How to put my tire back on...

kmc1233
kmc1233 Posts: 2
edited January 2012 in Workshop
HI. I bought a 2011 Kona Dew Plus today, they took the front wheel off to put it in my car, and now I haven't the faintest idea how the heck to put the tire back on - the disk brake is confusing me. SO, yes, total girl here, but help, please?

Comments

  • Monty Dog
    Monty Dog Posts: 20,614
    If you have hydraulic brakes and the lever has been pulled, then the brake pistons may be closed making it impossible to refit the wheel. The wheel should simply slot into place and the brake disc sliding into the caliper - but if the pistons are closed you won't be able to fit the wheel. If should be possible to lever the pistons open but it might need a quick trip to a bike shop to sort it out - surprised the guys in the shop didn't show this to you.
    Youtube might be a help too:
    http://www.youtube.com/watch?v=xxJwgVnu ... re=related
    Make mine an Italian, with Campagnolo on the side..
  • Yossie
    Yossie Posts: 2,600
    If it's a disc wheel: the disc on the wheels slips inbetween the two pads in the caliper - if you turn the bike upside down you'll see what I mean: there should be a wide enough gap to be able to slip the disc in. When the lever is applied the fluid (hydraulic)/cable (mechanical) cause the caliper pistons to push the pistons in and grab the disc. When releasing the lever the pistons retract (so long as they are clean and not gunked up - more on this if you want).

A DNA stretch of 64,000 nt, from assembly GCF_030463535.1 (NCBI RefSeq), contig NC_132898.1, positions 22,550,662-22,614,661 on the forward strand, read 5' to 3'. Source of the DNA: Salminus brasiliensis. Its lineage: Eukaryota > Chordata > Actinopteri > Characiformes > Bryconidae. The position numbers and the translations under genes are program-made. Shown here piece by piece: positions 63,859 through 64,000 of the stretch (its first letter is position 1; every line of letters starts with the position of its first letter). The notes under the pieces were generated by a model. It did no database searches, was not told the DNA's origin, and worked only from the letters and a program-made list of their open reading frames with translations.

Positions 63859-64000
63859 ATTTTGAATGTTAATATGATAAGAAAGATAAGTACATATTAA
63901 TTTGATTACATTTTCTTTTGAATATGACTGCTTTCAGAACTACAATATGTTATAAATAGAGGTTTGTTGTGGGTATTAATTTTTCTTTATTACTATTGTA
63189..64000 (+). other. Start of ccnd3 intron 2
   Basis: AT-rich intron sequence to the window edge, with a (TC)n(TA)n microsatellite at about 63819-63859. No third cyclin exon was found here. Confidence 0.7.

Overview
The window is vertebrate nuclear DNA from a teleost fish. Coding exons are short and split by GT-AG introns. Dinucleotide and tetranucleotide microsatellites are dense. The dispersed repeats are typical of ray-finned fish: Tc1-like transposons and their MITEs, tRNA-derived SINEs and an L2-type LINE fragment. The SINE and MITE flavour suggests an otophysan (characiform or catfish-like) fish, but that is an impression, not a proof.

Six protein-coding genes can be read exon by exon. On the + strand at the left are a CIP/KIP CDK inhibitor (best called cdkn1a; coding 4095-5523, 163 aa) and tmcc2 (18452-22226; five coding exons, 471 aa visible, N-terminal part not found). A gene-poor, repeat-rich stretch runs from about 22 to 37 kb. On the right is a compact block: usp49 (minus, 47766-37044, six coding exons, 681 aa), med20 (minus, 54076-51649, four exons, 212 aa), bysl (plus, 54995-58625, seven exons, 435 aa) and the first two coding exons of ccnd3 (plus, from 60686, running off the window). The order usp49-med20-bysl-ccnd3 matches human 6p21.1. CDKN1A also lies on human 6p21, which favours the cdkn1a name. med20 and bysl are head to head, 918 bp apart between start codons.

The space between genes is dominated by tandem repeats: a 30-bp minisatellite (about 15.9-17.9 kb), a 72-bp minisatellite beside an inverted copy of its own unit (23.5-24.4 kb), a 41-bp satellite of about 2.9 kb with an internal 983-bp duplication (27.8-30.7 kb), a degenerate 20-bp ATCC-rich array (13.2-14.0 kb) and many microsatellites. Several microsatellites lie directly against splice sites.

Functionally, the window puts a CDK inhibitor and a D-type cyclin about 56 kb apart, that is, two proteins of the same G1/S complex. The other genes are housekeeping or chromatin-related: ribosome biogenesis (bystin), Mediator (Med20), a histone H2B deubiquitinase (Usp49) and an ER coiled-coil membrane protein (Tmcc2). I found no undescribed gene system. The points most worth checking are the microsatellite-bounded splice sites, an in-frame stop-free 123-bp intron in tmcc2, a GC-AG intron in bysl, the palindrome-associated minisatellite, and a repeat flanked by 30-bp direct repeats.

If the lever has been pulled while the wheel is out, as Monty has said, the pistons will have closed the gap and stayed there as there isn't a disc in to provide retractive force

    If this has happened, its no biggie, and all repsect to Monty, no trip to the shop needed.

    Get yourself a strong bit thin metal lever (for a pushie, a decent metal ruler should do it). Slip this between the pads and gently lever them open - there is no chance of damaging the pistons but you don't want to risk breaking the pads - very small chance of but annoying if you do.

    Open the pistons up until the gap is wide enough to slip the wheel in, slip wheel in, Bob's your uncle, Fanny Mae is a bankrupt lending house. Pump the lever a few times and all should be sorted.

    You can get a special tool to open the pistons up but unless you're a mechanic/planning to do this every week I wouldn't bother.

    HTH
  • mamba80
    mamba80 Posts: 5,032
    Have you a nearby bike shop you could take it too? that is my best advice, its a 1min job and then you ll know how and be reasured everything is fine, we've all been there and most of us had a parent or friend to show us how.
    Installing your front wheel incorrectly could cause you to at best damage your new bike....... at worst you ll crash.
  • Monty Dog
    Monty Dog Posts: 20,614
    Agree, If the OP is unfamiliar with a wheel quick release and doesn't secure the front wheel correctly then it could create problems. Better to get someone to show her how.
    Make mine an Italian, with Campagnolo on the side..